Paul Krugman’s op-ed (for today) begins:
Lately many people have been second-guessing the Obama administration’s political strategy. The conventional wisdom seems to be that President Obama tried to do too much — in particular, that he should have put health care on one side and focused on the economy.
I disagree. The Obama administration’s troubles are the result not of excessive ambition, but of policy and political misjudgments. The stimulus was too small; policy toward the banks wasn’t tough enough; and Mr. Obama didn’t do what Ronald Reagan, who also faced a poor economy early in his administration, did — namely, shelter himself from criticism with a narrative that placed the blame on previous administrations.
I basically agree with this–I don’t think they could have gotten a bigger stimulus through, just as I was pretty skeptical they would ever get a public-option, but who knows.
Krugman’s third point is definitely valid. For political cover, Obama should have spent the year saying he inherited a mess. He can’t start now. In the public’s mind he now owns the financial (jobs?) crisis.
At the end of his piece, Krugman calls for pushing hard on regulatory reform. Sam Stein says that it’s already in the works. That push will undoubtedly be peppered with a healthy dose of populist rhetoric, if not necessarily populist policy (whatever that may be).
There’s one crucial piece missing from Krugman’s analysis, something much deeper that anything he mentions. It’s not just that Obama needed a narrative of laying blame at the feet of his predecessor, and not just that he didn’t catch on earlier to the rising populist rage (even within his own Democratic party), although he needed both of those. It’s that he needed to explain how these reforms (principally health care and now regulatory reform) fit into some larger, middle class-oriented project. Obama needed (and needs) to offer a broader domestic vision.
On foreign policy Obama has also begun to articulate his vision. It includes the acceptance of the end of American unipolarity and a call for more regional and nation-to-nation co-operation around common concerns: terrorism, environmental disasters, trans-national crime, etc.
But on domestic policy he hasn’t created any equivalent frame of reference.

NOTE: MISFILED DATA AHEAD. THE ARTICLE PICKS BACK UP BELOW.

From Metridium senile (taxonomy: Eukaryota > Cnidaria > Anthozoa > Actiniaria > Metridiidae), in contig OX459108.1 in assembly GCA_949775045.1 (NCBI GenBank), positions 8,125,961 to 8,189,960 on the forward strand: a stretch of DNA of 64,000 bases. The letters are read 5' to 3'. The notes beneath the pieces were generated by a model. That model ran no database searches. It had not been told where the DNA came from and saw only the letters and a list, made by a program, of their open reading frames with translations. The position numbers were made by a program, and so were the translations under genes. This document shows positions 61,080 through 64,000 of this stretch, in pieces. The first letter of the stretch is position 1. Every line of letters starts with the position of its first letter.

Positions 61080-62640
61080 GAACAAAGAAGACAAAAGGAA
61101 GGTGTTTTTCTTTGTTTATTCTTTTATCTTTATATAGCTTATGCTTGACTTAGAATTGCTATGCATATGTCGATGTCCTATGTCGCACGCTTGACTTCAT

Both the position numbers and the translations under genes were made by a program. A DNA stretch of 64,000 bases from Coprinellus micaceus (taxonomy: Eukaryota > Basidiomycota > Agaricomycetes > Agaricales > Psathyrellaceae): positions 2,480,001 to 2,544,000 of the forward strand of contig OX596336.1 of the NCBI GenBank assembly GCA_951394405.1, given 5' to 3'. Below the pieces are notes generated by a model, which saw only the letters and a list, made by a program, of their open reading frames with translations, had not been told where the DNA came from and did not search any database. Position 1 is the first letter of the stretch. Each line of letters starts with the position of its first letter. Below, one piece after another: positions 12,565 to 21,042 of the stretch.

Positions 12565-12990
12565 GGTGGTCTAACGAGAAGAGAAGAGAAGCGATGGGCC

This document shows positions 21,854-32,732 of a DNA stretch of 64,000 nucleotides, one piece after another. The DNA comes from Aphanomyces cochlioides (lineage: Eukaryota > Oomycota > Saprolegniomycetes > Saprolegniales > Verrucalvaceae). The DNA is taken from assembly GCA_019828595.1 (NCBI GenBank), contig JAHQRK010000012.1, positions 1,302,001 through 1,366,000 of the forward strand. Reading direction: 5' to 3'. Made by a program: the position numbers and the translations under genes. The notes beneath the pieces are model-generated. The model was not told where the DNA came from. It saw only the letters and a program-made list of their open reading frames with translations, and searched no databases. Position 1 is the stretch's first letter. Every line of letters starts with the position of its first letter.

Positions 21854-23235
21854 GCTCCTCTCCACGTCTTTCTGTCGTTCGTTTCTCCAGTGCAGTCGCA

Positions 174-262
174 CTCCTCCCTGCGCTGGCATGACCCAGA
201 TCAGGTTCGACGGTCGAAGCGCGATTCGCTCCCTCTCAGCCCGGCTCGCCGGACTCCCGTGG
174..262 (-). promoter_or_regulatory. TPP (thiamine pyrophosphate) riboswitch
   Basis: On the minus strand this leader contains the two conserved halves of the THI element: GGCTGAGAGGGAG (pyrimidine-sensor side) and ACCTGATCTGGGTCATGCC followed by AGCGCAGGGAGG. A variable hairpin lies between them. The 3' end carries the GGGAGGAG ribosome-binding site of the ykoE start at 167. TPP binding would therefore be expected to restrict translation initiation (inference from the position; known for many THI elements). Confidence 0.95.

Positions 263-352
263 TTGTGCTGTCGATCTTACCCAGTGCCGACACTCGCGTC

I’ve said many times on this blog that I think the President (in fact, any President) has little to no real influence on Congressional legislation. And that, in my mind, is as it should be. The one thing the President can do is articulate his broader political vision. Otherwise, as we’ve seen with Obama, he gets reduced to trying to argue nick-nack policy sub-points. It plays into the worst stereotypes of Democrats as aloof managers–a stereotype that happens to have some real history behind it.
Obama’s campaign (through his speechwriter Jon Favreau) employed the narrative arc of American history. All the Yes We Cans were meant to signal that the coming era of leadership and participation would write its own chapter in the ongoing saga.
I think this was very effective as a campaign slogan, but this approach has not produced any tangible political guidance.
The reason I’m harping on narrative is not because I’m obsessed with faux-political consultancy language; I’m not a narrative-monger. The great philosopher Paul Ricoeur said that identity in a postmodern world (after the linguistic turn and the end of the philosophy of consciousness) occurred through the act of narration. Narration works through emplotment or the organizing of data-streams and experiences along a certain course. It gives a sense of meaning and operationalizes the hermeneutic circle, whereby any part is only understand in relation to the whole while the whole can never be understand except through its component parts.
In this case, the various reform bills are only comprehensible in relation to the over-arching narrative (the whole), which is largely missing from Obama’s agenda. I think it would be wise for the Democrats’ larger narrative to include some targeted anger at banks and Republicans, but more genuinely (and certainly more in keeping with Obama’s style), it should also focus on a comprehensive vision and how to make it real. To borrow Obama’s own terminology, it needs more light than heat .
I should add that I’m not advising a “narrative-only” strategy, i.e. some visionary rhetoric that will inspire people but has no actual plan of action behind it. Brighter minds than I need to come up with that element.